Heritage Category:
Listed Building
List Entry Number:
Date first listed:
Statutory Address:


Ordnance survey map of CHURCH OF ST ANDREW
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Statutory Address:

The building or site itself may lie within the boundary of more than one authority.

Vale of White Horse (District Authority)
National Grid Reference:
SU 24075 89078


1. SHRIVENHAM CHURCH WALK Church of St Andrew 21.11.66 SU 2489 6/30


2. Originally a c12 foundation, cruciform in plan whose central tower was rebuilt early in the C15. This Perp tower and 2 pilaster buttresses on the W wall were retained when the church was rebuilt at the expense of Lord Craven in 1638. The solution was to create a rectangular space on a line with the end walls of the nave, chancel and transepts. A W porch was added in the mid C18. The church is built of coursed rubble stone and stone dressings with dressed stone quoins and ashlar facing to the W porch. The central tower rises 3 storeys above the roofline and has diagonal buttresses with set-offs and carved figures, 2 light pointed bell openings with Somerset tracery and a final string course with gargoyles beneath a recently restored embattled parapet with corner pinnacles. The apexes of the original roofs on the cruciform church are clearly visible on all four sides. On the S face is a diamond shaped clock and on the roof is a weather vane. The body of the church has plain parapets to the N & S and pedimented parapets to E & W. It is lit by excessively tall 4 light cusped Perp style windows with flat heads linked by a continuous string course. The W front has a 5 light window above the centrally placed porch whose W wall has a pediment and whose N & S faces have 4 centred archways to the studded plank doors with hood moulds and curious scrolled label stops. The E end is a symmetrical composition with 2 three light windows flanking a central 5 light window and below the outer windows 2 doors similar to those on the W porch. On the SW corner are 2 sundials and below them the inscription: 'All these dials were made by Salem Pearse, 1720'. Inside the classicism glimpsed in the uniformity and symmetry of the exterior is achieved in the arcades of the 3 bay nave and 2 bay chancel which have bulbous Tuscan Doric piers with an entasis to the mid point supporting heavily moulded capitals and round arches. The tower arches were also rebuilt but in a markedly medieval manner with continuous mouldings to the pointed arches. The fan vault beneath the ringing stage is original. Also original is the rood loft newel staircase in the SW pier of the tower. The nave and chancel roofs are covered with simple late Perp tie beam timber structures with open panelling between the principal rafters. The side aisles have simple lean-to timber ceilings. All the windows have semi-circular rere arches and one above the W door has shafts with capitals of Transitional date. There are various interesting monuments in the church of which the most ancient is a C14 defaced effigy of a woman in the S aisle. Others include several large black slate tablets with armorial crests to the Barrington family of Beckett Hall set in the floor of the chancel, two mural tablets either side of the altar to John Wildman and John Shute of 1713 and 1734 respectively and a neo-classical urn a round plinth of 1793 on the NE corner of the tower facing the altar to William Wildman designed by James Wyatt and sculpted by Richard Westmacott. The chancel E window has 3 fine panes of armorial glass and hanging from the roof there are 3 brass chandeliers, the centre one bears the inscription: 'Ex douo Guillielmi Parson 1726'. The woodwork throughout is an exceptional survival of the period of rebuilding: a pulpit with tester whose panels have perspective decoration as too has a contemporary chair in the sanctuary, the pews under the tower and the pews to the nave, cut down in 1887 and the panelling on the aisle walls. The chancel screens are pseudo C17 of 1901. The late C12 font of Purbeck marble has an octagonal bowl with round arched blind panelling set on a round Stem with an octagonal base. The brass eagle lectern is of 1901. In the porch is an enormous benefactions board and a royal coat of arms dated 1764.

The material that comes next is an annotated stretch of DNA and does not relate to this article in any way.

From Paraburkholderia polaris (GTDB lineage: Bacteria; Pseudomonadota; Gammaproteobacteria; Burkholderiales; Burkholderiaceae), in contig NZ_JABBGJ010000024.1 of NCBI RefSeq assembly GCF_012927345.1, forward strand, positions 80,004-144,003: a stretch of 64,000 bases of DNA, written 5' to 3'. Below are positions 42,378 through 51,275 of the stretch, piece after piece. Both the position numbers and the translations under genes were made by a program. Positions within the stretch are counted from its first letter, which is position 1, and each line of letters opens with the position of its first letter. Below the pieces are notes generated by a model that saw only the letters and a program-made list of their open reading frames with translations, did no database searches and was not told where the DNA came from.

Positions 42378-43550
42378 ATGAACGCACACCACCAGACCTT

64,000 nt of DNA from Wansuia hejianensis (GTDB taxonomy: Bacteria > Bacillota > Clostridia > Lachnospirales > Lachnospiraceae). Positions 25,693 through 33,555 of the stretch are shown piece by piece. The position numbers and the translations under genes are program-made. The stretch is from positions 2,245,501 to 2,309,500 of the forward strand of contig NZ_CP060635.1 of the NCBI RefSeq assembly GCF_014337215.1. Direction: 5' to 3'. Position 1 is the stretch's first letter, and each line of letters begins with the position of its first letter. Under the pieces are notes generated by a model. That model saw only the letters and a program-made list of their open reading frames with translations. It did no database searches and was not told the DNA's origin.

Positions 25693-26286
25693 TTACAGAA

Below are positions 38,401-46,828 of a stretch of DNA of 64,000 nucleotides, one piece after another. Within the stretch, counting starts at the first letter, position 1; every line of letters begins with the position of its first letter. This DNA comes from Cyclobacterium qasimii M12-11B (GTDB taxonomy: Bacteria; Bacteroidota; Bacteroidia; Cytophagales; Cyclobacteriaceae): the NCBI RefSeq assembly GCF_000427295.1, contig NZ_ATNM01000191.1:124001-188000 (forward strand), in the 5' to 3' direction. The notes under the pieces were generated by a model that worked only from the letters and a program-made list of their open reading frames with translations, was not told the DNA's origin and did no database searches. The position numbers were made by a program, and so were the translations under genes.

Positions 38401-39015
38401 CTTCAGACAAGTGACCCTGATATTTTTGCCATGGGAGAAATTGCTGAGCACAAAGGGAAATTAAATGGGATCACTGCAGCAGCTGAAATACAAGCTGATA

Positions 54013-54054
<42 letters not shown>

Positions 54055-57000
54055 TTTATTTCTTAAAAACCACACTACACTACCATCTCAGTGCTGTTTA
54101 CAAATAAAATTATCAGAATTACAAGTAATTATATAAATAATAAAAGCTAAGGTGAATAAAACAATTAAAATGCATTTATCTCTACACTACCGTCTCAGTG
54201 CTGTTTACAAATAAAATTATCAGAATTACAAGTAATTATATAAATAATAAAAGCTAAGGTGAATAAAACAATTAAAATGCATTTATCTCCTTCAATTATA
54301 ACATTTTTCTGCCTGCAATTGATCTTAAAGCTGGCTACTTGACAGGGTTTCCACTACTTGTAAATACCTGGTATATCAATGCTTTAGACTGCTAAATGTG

Listing NGR: SU2407289077


The contents of this record have been generated from a legacy data system.

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This building is listed under the Planning (Listed Buildings and Conservation Areas) Act 1990 as amended for its special architectural or historic interest.

End of official listing

Images of England

Images of England was a photographic record of every listed building in England, created as a snap shot of listed buildings at the turn of the millennium. These photographs of the exterior of listed buildings were taken by volunteers between 1999 and 2008. The project was supported by the Heritage Lottery Fund.

Date: 15 Aug 1999
Reference: IOE01/01494/32
Rights: Copyright IoE Mr Derek Gale. Source Historic England Archive
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